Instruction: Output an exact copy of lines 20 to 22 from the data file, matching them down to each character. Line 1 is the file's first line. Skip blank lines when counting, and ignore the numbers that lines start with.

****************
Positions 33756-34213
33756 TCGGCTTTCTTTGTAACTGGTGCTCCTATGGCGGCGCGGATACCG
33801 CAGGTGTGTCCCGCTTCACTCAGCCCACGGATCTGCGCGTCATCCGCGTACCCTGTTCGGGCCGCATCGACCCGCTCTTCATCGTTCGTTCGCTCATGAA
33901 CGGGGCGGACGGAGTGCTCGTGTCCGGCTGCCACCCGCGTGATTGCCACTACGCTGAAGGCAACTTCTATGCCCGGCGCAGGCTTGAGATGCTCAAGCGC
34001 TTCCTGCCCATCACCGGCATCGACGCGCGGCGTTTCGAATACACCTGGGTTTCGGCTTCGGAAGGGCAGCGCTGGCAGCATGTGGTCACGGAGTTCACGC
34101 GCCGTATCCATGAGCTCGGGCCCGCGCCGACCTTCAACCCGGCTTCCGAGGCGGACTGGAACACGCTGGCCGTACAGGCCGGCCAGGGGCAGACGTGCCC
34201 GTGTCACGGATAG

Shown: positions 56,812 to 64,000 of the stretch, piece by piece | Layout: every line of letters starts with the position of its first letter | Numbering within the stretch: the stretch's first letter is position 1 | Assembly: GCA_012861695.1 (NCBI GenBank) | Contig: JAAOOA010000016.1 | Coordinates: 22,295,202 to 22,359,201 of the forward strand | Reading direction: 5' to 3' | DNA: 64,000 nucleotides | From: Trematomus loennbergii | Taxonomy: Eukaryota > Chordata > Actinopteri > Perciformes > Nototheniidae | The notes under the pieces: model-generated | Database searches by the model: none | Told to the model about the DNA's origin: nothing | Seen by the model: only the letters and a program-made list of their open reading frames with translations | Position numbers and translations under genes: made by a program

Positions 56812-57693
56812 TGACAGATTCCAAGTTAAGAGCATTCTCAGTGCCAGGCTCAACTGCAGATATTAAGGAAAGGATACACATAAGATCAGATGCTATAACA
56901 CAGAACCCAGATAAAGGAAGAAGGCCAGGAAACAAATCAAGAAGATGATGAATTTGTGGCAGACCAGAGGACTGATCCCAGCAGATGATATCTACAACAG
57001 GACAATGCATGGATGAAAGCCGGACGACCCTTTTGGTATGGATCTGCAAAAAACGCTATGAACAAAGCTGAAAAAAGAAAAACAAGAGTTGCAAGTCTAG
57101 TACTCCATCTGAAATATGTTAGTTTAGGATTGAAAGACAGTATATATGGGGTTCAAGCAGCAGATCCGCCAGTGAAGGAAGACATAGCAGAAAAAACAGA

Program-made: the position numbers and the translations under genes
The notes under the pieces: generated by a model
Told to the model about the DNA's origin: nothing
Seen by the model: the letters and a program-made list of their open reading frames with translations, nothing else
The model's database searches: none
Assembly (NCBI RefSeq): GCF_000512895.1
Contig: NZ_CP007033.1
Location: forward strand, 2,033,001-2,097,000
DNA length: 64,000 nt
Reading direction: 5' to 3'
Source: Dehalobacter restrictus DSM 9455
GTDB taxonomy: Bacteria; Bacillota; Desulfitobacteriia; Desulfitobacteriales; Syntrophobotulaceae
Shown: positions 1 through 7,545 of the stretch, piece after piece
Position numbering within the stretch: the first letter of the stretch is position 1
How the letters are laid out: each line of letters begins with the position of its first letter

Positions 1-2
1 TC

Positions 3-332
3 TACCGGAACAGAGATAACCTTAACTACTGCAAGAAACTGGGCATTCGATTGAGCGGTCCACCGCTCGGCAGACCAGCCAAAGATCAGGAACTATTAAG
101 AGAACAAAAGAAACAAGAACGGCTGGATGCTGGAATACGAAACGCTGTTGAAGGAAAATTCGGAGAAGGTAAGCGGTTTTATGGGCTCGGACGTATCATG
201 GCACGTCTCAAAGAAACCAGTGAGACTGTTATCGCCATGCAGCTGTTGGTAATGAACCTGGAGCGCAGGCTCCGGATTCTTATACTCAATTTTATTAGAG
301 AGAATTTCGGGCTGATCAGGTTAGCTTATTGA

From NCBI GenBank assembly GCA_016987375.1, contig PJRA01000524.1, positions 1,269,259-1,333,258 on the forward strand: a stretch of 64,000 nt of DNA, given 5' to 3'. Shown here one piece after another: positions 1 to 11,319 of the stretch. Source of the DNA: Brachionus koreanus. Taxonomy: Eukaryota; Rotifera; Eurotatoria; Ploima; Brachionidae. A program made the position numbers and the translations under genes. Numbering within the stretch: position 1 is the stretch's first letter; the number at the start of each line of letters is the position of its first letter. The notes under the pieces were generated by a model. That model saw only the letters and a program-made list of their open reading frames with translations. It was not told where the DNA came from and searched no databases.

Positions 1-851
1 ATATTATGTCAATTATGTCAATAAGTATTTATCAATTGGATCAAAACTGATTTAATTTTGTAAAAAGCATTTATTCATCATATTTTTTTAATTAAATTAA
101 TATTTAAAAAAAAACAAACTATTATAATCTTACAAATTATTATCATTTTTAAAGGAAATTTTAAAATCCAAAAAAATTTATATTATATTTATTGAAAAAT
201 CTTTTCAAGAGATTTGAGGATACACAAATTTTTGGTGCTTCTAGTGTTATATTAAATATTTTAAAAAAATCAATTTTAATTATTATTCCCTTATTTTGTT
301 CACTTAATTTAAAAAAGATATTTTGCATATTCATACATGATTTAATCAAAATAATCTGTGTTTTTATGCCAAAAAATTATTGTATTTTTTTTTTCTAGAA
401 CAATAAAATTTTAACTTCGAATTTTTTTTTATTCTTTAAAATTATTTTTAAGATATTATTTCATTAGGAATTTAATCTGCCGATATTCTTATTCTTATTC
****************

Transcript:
Contig: NZ_CP007033.1
Location: forward strand, 2,033,001-2,097,000
DNA length: 64,000 nt